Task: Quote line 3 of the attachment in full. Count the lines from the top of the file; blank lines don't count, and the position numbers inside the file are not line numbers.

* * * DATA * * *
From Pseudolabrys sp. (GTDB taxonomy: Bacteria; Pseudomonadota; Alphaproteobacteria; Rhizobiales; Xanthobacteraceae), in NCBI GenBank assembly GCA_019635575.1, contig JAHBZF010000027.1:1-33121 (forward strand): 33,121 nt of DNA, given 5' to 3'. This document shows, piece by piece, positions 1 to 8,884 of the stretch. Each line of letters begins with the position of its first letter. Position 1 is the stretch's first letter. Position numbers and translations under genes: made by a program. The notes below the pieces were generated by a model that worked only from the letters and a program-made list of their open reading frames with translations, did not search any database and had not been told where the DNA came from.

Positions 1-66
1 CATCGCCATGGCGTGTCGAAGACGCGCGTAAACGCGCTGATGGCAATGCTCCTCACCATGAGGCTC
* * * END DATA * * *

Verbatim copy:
1 CATCGCCATGGCGTGTCGAAGACGCGCGTAAACGCGCTGATGGCAATGCTCCTCACCATGAGGCTC